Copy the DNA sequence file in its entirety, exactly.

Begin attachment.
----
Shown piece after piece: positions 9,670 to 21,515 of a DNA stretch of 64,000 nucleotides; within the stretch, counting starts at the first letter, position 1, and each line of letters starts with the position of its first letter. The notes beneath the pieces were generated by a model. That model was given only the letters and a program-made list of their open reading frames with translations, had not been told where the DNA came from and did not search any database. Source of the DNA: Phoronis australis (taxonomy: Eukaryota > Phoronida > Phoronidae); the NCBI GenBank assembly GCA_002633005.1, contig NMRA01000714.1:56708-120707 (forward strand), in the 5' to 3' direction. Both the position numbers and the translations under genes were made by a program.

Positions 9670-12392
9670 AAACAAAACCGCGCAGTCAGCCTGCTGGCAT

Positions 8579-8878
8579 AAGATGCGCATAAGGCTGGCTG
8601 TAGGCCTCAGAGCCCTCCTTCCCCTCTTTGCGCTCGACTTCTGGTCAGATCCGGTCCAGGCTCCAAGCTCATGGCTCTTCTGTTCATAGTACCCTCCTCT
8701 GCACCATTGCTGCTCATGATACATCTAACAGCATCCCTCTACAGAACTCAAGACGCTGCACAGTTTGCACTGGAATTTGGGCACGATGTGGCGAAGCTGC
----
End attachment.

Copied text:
Shown piece after piece: positions 9,670 to 21,515 of a DNA stretch of 64,000 nucleotides; within the stretch, counting starts at the first letter, position 1, and each line of letters starts with the position of its first letter. The notes beneath the pieces were generated by a model. That model was given only the letters and a program-made list of their open reading frames with translations, had not been told where the DNA came from and did not search any database. Source of the DNA: Phoronis australis (taxonomy: Eukaryota > Phoronida > Phoronidae); the NCBI GenBank assembly GCA_002633005.1, contig NMRA01000714.1:56708-120707 (forward strand), in the 5' to 3' direction. Both the position numbers and the translations under genes were made by a program.

Positions 9670-12392
9670 AAACAAAACCGCGCAGTCAGCCTGCTGGCAT

Positions 8579-8878
8579 AAGATGCGCATAAGGCTGGCTG
8601 TAGGCCTCAGAGCCCTCCTTCCCCTCTTTGCGCTCGACTTCTGGTCAGATCCGGTCCAGGCTCCAAGCTCATGGCTCTTCTGTTCATAGTACCCTCCTCT
8701 GCACCATTGCTGCTCATGATACATCTAACAGCATCCCTCTACAGAACTCAAGACGCTGCACAGTTTGCACTGGAATTTGGGCACGATGTGGCGAAGCTGC